A brief dip into the life of a family who reside in ‘Pennsylvania Dutch country’, ‘Dance in America’ is the best example of what Moore does exquisitely – conveying how happiness and joy must exist amidst trouble and sorrow. The family’s young son has cystic fibrosis, and when the narrator, a dance teacher, spends the night at theirs whilst working in the area, she dances with him and his parents. She herself has her own troubles, having been recently left by her partner – a seething undercurrent to the evening. When they dance to a Kenny Loggins song, and Eugene, the son, runs out of breath, the narrator goes to sit with him before they get up and – fuck it – dance again.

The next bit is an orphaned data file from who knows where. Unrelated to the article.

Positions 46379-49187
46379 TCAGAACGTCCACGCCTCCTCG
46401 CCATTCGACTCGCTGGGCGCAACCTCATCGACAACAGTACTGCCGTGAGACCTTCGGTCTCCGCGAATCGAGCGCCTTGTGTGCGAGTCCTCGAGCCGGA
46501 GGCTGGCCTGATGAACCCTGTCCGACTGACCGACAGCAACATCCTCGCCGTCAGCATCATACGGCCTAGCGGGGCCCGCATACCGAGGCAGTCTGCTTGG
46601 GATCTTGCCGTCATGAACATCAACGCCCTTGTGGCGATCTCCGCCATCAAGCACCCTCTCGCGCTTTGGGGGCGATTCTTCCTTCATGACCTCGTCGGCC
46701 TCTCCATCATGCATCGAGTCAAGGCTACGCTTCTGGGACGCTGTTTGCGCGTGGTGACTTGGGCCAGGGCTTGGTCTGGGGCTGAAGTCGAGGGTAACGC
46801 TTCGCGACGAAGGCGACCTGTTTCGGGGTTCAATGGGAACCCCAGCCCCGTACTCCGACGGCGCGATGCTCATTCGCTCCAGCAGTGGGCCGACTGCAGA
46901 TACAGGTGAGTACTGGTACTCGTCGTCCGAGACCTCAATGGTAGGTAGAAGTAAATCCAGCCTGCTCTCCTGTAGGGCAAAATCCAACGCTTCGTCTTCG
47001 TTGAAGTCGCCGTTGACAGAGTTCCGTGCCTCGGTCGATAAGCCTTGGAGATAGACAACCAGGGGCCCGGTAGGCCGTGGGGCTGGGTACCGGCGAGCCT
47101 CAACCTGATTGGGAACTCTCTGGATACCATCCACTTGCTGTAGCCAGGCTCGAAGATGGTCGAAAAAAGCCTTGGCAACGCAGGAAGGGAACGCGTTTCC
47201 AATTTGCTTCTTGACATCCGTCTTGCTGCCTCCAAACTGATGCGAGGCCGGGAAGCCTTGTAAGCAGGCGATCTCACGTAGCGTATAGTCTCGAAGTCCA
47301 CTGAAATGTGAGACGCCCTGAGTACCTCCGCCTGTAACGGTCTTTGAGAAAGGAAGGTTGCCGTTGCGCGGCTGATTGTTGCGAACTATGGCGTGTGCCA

As Eugene rallies the body given to him by fate, she says angrily:
I am thinking of the dancing body’s magnificent and ostentatious scorn. This how we offer ourselves, enter heaven, enter speaking: we say with motion, in space. This is what life’s done so far down here – this is all and what and everything it’s managed – this body, these bodies, that body – so what do you think, Heaven? What do you fucking think?
The dance at the end of this story is one of my favourite moments in any story – I love seeing such joy and sympathy on the page. Moore reaches beyond the limits of domestic realism not through show-offy similes or wild allusions, but simply by showing both the beauty and anger in a quiet evening of people gathered together.
First published in The New Yorker, Jun 1993, and available to subscribers to read here. Collected in Birds of America, Knopf/Faber, 1998, and The Collected Stories of Lorrie Moore, Knopf/Faber 2010